Posted 17 May 2015 - 07:44 PM
“I have such violence in my life, Noble One. Such conflict! How can I face this and be Good?”
The Great Noble calmly replied, “violence begets violence; vengeance begets vengeance; peace begets peace.”
The boy left with this wisdom, and spent much time contemplating it. When he thought that he understood, he returned to converse again.
“But Noble One, I wish to be a warrior. If peace is a shield that shatters the sword of violence, must I surrender my Warrior Will in order to become Good?”
The Great Noble replied simply, “always be true to your nature. A warrior who is a warrior is Good, a monk who is a monk is Good.”
Once again the boy left to contemplate this new wisdom. Much time was spent contemplating his nature, for how can one be true to their nature if they do not know what it is?
In time the boy faced conflict again, and having chosen to pursue the nature of a monk, he did not fight. He was picked on, but practiced pacifism. Always turning the other cheek, always showing kindness. As he did this, resentments began to build, and the boy understood a problem was at hand.
Returning to the Great Noble, the boy once more conversed. “Noble One, how can I be at peace? I try so hard!”
The Great Noble did not hesitate as he said, “always be true to your nature.” There was not another word, nor another movement.
Confused, having thought his nature was true, the boy left to contemplate this wisdom again. As time passed, another conflict presented itself. The boy passed those who had bullied him, and witnessed them bullying someone else. Concerned, he asked them to stop. Knowing the boy would do nothing, his enemies laughed at him and continued their games.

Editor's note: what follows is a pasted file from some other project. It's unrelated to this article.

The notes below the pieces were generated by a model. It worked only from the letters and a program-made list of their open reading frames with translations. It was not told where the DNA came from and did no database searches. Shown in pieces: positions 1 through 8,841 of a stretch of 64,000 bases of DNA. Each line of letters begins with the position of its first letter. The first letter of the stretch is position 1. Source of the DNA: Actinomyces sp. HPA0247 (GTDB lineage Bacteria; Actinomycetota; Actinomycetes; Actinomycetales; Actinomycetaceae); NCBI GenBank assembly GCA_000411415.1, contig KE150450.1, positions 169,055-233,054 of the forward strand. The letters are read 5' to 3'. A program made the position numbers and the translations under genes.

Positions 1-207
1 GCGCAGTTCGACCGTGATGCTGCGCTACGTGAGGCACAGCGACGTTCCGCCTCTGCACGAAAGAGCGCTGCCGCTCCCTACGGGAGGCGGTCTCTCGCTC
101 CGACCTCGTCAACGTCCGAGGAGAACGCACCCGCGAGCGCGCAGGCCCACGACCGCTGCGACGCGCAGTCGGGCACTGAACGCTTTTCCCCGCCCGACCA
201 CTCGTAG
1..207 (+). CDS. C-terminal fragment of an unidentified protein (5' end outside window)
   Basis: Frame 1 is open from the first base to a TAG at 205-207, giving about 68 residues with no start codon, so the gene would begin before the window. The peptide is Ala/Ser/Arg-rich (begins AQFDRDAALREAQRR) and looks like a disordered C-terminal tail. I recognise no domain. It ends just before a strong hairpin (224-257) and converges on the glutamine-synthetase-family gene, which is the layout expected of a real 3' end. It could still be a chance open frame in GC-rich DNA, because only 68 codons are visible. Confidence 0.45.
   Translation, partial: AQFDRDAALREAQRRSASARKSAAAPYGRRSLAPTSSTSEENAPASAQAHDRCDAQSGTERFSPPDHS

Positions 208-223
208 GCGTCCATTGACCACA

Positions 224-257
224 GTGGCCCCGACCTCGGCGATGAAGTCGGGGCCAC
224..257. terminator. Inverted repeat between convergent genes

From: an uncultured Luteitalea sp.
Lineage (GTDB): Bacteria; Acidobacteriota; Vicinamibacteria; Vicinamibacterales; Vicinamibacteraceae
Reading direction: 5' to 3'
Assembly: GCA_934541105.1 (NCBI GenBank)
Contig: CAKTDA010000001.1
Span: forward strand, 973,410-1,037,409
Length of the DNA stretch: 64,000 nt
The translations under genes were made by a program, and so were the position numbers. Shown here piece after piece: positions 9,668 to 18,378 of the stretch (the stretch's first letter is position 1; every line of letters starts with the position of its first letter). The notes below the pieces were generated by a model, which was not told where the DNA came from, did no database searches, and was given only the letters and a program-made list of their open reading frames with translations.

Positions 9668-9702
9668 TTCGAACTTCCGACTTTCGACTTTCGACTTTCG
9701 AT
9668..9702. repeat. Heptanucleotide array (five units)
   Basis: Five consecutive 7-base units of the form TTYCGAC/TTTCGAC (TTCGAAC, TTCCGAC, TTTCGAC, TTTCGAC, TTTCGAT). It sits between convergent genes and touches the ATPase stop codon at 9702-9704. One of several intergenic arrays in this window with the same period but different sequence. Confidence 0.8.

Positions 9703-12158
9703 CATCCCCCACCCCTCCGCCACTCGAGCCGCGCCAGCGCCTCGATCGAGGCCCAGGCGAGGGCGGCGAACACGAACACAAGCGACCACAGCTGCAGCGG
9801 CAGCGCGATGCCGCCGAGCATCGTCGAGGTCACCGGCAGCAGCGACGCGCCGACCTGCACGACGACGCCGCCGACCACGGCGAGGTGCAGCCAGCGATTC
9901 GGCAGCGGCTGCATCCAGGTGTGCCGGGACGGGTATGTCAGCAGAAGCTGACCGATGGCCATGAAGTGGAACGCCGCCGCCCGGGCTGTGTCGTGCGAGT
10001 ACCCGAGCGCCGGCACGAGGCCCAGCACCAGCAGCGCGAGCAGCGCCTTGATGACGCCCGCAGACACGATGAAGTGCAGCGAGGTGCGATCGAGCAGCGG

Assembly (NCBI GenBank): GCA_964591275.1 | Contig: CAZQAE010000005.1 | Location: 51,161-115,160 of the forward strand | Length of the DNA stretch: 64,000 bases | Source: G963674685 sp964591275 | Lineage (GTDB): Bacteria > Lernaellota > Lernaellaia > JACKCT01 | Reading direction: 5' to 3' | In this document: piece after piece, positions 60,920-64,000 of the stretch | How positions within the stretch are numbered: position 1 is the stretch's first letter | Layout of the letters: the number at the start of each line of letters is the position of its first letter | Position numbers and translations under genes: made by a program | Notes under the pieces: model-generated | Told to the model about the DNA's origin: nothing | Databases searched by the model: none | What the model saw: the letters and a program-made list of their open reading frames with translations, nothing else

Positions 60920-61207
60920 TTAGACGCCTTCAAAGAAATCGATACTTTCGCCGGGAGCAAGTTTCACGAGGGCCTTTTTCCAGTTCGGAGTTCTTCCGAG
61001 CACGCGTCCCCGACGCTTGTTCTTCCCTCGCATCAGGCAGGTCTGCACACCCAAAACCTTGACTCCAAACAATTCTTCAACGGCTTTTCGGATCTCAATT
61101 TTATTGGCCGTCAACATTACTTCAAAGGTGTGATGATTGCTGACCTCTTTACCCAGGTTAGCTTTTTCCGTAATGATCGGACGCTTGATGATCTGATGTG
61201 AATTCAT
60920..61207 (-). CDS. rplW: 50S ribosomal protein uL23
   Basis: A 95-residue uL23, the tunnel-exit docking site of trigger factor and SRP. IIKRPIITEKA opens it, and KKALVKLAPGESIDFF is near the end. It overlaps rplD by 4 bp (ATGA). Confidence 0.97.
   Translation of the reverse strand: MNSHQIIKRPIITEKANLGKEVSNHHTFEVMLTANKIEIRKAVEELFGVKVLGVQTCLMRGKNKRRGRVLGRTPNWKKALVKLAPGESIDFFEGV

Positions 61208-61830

The boy thought of violence, for this would solve the situation easily. This concerned him, but he remembered the wisdom of the Great Noble. Is it his nature to strike? Then to be true to his nature, he must strike. The boy attacked, and the enemies who had ruled him were defeated. As they ran in fear, the boy felt a sense of relief as his resentments towards them faded.
Yet afterwards, his action of violence concerned the boy greatly. Once more he returned to the Great Noble, fearful of what he had done. “Noble One! I have been terrible. I was violent, and so surely more violence will befall me!”
The Great Noble looked upon the boy and spoke, “why did you strike in violence?”
After thinking the boy answered, “because it was the easiest way to solve the situation, to save a man who was troubled by enemies.”
“You offer a stranger kindness, and you feel this is not Good?”
“But Noble One!” the boy cried out, “surely there was a better way! I have failed your wisdom.”
“I ask you: you offer a stranger kindness, and you feel this is not Good? You bring peace to your life by felling the enemies who plagued you, and you feel this is not Good?”
The boy sat in silence, absorbing the wisdom.
“I ask you,” the Great Noble continued, “is peace acquired by victory not true peace?”